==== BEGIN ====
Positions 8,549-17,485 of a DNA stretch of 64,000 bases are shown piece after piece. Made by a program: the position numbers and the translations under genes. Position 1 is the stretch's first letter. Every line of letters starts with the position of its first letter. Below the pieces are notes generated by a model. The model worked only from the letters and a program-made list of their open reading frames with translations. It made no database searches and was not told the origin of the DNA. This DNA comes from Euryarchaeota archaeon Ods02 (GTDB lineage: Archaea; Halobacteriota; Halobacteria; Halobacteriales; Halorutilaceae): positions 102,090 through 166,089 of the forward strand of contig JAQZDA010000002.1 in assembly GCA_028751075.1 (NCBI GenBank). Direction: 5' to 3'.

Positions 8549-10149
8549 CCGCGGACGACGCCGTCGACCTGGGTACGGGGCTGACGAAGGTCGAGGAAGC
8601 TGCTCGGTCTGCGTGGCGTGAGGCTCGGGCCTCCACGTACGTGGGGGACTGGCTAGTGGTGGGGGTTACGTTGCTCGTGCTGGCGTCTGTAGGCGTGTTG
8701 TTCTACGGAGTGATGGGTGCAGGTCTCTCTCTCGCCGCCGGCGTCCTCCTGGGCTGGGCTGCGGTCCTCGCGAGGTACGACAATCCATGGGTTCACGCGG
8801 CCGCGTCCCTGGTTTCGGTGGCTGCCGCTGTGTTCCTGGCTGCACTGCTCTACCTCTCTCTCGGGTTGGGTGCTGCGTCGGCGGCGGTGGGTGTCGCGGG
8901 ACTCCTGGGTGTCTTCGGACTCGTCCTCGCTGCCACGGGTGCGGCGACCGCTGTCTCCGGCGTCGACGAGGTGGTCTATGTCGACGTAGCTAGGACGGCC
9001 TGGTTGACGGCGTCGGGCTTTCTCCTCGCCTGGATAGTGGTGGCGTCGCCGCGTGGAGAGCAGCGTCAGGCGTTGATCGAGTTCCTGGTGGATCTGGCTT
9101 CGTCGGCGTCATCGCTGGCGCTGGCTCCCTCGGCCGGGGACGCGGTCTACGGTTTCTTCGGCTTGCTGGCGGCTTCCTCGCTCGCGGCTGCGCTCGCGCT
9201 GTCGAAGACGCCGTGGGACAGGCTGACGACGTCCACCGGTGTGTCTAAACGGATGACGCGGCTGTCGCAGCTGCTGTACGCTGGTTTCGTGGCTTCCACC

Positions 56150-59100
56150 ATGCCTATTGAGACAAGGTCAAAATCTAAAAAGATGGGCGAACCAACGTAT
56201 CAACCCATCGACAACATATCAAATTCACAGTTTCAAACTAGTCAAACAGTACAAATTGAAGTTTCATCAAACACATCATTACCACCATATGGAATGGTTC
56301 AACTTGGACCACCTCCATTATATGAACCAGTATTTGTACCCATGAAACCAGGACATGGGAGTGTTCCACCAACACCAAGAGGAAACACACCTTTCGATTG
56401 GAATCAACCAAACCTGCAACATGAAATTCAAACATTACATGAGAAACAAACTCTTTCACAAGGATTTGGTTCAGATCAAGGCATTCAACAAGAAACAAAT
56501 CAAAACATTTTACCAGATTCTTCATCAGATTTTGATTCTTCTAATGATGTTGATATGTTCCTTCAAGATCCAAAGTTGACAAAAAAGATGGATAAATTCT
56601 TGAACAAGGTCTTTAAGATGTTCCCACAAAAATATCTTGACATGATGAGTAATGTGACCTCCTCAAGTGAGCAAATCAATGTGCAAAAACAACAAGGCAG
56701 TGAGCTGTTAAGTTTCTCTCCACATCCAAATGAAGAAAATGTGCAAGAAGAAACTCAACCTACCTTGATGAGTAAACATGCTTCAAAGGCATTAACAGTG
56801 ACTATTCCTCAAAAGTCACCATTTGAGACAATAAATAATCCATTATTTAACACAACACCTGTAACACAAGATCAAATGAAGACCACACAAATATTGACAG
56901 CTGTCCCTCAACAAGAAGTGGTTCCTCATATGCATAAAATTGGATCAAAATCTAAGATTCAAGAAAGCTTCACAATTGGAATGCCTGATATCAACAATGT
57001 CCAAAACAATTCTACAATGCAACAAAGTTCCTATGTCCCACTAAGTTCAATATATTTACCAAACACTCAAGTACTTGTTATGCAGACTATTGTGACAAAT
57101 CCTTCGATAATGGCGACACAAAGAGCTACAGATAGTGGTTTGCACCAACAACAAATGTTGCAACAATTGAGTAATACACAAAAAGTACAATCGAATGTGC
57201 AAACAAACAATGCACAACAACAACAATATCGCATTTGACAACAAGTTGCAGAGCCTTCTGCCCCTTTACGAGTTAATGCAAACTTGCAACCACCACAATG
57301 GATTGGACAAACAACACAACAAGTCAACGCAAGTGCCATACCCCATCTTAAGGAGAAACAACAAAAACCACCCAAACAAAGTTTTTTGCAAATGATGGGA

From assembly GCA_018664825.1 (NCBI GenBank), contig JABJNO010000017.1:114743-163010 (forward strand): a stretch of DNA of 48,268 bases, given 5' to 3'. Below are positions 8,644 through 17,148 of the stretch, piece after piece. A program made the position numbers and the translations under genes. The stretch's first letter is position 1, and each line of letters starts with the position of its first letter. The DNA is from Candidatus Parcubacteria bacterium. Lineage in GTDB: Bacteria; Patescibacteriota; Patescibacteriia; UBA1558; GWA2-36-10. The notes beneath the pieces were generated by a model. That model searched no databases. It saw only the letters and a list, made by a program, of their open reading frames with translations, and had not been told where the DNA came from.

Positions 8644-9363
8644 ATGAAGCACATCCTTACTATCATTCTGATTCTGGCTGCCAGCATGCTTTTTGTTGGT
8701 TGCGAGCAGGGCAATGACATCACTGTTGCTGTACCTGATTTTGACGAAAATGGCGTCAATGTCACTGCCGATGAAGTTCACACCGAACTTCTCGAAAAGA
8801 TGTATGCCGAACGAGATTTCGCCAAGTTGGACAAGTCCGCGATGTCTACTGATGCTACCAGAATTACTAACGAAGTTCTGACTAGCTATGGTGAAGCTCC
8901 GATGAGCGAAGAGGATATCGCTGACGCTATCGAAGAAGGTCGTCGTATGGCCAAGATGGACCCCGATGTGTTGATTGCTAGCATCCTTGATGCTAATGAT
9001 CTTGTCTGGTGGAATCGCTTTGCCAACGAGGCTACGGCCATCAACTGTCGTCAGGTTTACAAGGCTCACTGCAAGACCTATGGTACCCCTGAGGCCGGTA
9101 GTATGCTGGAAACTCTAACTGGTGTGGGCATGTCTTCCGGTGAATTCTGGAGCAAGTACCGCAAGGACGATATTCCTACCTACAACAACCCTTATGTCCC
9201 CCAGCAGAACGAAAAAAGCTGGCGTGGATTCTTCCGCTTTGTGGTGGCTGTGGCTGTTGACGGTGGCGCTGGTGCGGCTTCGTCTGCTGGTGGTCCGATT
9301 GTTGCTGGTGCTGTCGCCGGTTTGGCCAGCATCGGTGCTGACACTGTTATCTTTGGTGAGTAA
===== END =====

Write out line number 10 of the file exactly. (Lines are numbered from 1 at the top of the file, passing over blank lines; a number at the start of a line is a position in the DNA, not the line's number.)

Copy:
9201 GTCGAAGACGCCGTGGGACAGGCTGACGACGTCCACCGGTGTGTCTAAACGGATGACGCGGCTGTCGCAGCTGCTGTACGCTGGTTTCGTGGCTTCCACC